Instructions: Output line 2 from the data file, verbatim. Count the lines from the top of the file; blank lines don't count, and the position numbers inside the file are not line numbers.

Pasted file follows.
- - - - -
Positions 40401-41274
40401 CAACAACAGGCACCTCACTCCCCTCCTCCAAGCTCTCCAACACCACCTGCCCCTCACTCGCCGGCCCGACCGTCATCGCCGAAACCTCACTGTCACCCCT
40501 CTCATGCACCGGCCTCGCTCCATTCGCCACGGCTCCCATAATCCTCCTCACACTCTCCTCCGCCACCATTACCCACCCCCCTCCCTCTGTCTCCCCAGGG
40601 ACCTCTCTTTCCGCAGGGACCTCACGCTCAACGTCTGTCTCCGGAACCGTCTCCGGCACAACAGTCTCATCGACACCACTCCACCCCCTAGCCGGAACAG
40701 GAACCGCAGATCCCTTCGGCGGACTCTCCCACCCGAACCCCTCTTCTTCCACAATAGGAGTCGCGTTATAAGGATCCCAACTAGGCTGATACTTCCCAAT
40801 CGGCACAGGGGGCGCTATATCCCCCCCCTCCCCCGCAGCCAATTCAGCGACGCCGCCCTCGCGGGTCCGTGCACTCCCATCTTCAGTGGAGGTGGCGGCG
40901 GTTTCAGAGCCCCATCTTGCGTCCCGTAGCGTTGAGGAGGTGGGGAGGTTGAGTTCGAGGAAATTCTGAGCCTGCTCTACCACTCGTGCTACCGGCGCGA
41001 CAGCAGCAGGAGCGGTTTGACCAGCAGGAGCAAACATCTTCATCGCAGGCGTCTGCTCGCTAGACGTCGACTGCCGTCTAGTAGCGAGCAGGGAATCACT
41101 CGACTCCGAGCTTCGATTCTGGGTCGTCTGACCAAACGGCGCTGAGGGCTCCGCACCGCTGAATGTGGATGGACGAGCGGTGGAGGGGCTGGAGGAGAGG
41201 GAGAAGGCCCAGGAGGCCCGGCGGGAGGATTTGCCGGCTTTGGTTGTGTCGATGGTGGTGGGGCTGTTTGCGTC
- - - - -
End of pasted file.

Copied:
40401 CAACAACAGGCACCTCACTCCCCTCCTCCAAGCTCTCCAACACCACCTGCCCCTCACTCGCCGGCCCGACCGTCATCGCCGAAACCTCACTGTCACCCCT